New astronomy facility comes on stream

The UK's foremost facility for the design and construction of astronomical instruments, the UK Astronomy Technology Centre [UK ATC] located at the Royal Observatory Edinburgh, has expanded and streamlined its facilities following the official opening today [17th May 2005] of its new laboratories and associated offices by the Rt Hon Jack McConnell, Scottish First Minister.

"These are fantastic new facilities. Scotland is taking a leading role in the world of astronomy and more generally in scientific research and development. These facilities will provide a further boost. The work of the PPARC and their partners will help Scotland remain at the forefront of astronomy. By investing in science and carrying out high quality research, we can continue to compete and contribute as a nation of invention, innovation and discovery", said the First Minister at today's opening ceremony.

The new facilities comprise a purpose built complex incorporating a suite of state-of-the-art laboratories on a scale to match the requirements of astronomical instruments designed for the next generation of ground-based telescopes, including those with light capturing mirrors of 30 - 100 metres. Capable of handling equipment up to 10 tonnes and with a volume equivalent to 3 metres cubed the new facility will give the UK ATC the ability to meet both current 8m class and future giant 100m class telescope instrumentation needs. With the very latest manoeuvring systems, utilising air pallets and overhead lifting systems, large instrument structures can be easily transported through their various production stages. The laboratories include specialised dark and clean rooms, and a dedicated 'flexure rig' designed to simulate the operational movement of instruments on telescopes. The entire facility has anti-static floors and is kept at an ambient pressure to help prevent the ingress of dirt - of paramount importance when constructing highly sensitive scientific instruments for telescopes.

The UK ATC Director, Prof. Ian Robson, is justly proud of the new facilities, "Our expertise in optical, infrared and submillimetre waveband technology will be enhanced by the new laboratories, keeping the UK ATC at the leading edge of world astronomy. With the advent of overwhelmingly large telescopes, up to a massive 100 metres, the UK ATC is well placed to deliver novel state-of-the-art instruments to meet these demanding international challenges".

The first instrument to be built in the new facilities will be SCUBA-2, a submillimetre array capable of imaging the earliest evolutionary stages of galaxies, stars and planets at unprecedented levels. The UK ATC is prime contractor for SCUBA-2 and will manage the instrument production, assembly, integration and test in the new laboratories. SCUBA-2 is due for completion later this year and will be fitted to the James Clerk Maxwell Telescope sited on Hawaii. The UK has become the acknowledged world leader in submillimetre astronomical instruments and SCUBA-2 will maintain that global position.

Other major projects underway at the UK ATC include a key instrument for the James Webb Space Telescope, successor to the Hubble Space Telescope, and construction of the VISTA 4m wide-field optical/infrared telescope for the European Southern Observatory's telescope facility in Chile.

The UK ATC is a scientific establishment of the Particle Physics and Astronomy Research Council [PPARC], the UK's strategic science investment agency.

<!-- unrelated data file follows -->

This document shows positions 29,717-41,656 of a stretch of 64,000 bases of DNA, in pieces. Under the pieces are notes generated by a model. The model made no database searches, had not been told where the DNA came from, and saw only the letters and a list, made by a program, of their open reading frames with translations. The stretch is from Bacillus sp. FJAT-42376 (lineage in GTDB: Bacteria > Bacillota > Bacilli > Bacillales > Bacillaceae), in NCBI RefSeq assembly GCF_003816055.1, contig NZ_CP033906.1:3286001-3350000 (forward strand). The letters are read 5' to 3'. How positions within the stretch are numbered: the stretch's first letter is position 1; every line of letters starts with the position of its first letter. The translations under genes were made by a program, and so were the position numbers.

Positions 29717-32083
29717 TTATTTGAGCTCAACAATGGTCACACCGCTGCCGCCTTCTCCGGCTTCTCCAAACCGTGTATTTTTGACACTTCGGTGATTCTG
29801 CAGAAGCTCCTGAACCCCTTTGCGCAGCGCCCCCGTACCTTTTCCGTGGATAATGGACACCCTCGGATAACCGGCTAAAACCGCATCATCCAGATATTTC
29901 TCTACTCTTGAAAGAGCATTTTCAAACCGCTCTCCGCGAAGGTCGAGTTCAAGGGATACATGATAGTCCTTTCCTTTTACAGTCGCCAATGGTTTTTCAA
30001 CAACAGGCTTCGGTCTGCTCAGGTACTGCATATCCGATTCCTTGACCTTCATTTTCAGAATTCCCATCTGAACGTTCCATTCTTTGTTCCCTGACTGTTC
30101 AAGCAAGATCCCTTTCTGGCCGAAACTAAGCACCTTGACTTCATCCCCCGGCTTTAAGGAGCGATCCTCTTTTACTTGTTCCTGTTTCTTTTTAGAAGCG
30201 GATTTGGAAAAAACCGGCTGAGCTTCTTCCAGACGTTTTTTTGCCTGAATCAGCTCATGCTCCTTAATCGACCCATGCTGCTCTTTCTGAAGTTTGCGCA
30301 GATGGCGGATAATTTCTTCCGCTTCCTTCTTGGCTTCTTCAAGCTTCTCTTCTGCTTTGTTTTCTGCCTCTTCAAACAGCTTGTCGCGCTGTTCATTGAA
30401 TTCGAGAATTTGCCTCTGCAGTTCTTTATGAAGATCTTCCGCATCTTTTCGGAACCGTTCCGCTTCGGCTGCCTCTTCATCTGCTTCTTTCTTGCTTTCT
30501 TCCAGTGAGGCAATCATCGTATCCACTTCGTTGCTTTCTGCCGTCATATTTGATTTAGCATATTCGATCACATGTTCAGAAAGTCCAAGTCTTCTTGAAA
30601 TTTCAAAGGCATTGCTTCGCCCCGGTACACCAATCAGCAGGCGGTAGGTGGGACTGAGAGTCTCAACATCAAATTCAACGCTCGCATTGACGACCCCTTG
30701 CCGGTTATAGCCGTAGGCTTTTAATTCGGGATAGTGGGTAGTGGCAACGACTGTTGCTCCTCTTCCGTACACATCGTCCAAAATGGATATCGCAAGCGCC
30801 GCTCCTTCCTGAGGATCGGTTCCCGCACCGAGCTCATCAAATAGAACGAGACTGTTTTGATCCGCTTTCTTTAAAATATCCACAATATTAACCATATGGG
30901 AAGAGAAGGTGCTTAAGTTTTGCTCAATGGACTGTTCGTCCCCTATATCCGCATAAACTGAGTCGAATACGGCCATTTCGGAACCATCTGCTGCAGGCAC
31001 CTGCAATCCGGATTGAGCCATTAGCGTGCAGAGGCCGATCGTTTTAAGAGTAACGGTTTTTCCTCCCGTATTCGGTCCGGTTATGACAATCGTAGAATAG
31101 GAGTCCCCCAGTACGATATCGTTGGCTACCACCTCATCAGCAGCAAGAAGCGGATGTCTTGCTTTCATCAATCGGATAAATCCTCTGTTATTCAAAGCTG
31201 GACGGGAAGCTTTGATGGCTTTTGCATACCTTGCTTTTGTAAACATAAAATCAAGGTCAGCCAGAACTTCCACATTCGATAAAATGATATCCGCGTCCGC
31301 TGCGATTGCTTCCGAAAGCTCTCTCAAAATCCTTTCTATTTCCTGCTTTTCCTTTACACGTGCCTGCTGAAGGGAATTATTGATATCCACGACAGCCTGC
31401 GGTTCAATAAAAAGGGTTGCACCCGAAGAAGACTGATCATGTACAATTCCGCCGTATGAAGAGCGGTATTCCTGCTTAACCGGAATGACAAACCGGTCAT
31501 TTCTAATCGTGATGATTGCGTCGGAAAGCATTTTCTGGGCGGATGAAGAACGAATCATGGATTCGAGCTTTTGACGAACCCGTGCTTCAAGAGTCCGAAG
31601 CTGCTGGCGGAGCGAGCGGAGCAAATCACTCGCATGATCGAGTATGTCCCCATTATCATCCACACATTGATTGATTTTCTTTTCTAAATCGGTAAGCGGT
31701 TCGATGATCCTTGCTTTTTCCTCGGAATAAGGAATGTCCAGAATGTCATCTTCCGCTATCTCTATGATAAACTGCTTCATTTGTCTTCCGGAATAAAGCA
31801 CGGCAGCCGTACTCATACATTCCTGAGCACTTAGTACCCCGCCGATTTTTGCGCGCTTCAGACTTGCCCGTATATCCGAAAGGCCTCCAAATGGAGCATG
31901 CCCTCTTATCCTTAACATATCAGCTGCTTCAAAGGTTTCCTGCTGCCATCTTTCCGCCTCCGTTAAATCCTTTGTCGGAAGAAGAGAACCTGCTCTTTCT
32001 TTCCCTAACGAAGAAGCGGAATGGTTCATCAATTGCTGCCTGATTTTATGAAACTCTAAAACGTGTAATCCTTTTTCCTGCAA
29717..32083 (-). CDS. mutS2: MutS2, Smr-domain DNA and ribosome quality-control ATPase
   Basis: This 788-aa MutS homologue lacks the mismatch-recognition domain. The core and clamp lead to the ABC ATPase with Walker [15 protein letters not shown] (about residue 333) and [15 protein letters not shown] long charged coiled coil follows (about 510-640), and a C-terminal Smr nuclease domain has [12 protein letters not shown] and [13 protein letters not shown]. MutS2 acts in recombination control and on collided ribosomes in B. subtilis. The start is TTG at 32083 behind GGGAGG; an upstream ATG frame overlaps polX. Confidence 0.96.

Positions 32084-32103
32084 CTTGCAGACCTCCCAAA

New building image library

Cutting ribbon

Scottish First Minister, Rt Hon Jack McConnell, opening the new building, flanked by UK ATC Director, Professor Ian Robson (left) and PPARC Chief Executive Professor Richard Wade (right).


Three speakers

Scottish First Minister, Rt Hon Jack McConnell, at the opening of the new building, flanked by UK ATC Director, Professor Ian Robson (left) and PPARC Chief Executive Professor Richard Wade (right).


Jack McConnell

Scottish First Minister, Rt Hon Jack McConnell, speaking at the opening of the new building.


Background information

Research at the UK ATC

Apart from designing and building highly sophisticated astronomical instruments the UK Astronomy Technology Centre also conducts a vibrant programme of front-line astronomical research.

The UK ATC shares the Blackford Hill site with the Institute for Astronomy of The University of Edinburgh. This close proximity creates a vibrant research environment and stimulates collaborative research between members of the two institutions. The UK ATC also collaborate in holding PhD studentships, for which there are research opportunities in astrophysics and instrumentation. UK ATC staff are also involved in collaborations with numerous UK and international research groups.

Research at the UK ATC covers a broad range of topics in astronomy, but concentrates particularly in two fields. One is the observation and modelling of dust disks around nearby stars and the potential to use the disk structure to identify the presence of a planet or planetary system. The other is the formation and evolution of galaxies.


UK Astronomy Technology Centre [UK ATC]
James Clerk Maxwell Telescope [JCMT]
Mid Infrared instrument [MIRI] for James Webb Space Telescope [JWST]
Visible and Infrared Survey Telescope for Astronomy [VISTA]
European Southern Observatory [ESO]
Particle Physics and Astronomy Research Council [PPARC]

Media Contacts

PPARC Press Office
Peter Barratt
Tel: 01793 442025
Mobile: 07879 602899

Gill Ormrod
Tel: 01793 442012
Mobile: 07818 013509

Professor Ian Robson, Director
Tel: 0131 668 8438

UK ATC Press Office
Eleanor Gilchrist
Tel: 0131 668 8397

First Minister Press Office
Gareth Jones
Tel: 0131 244 3054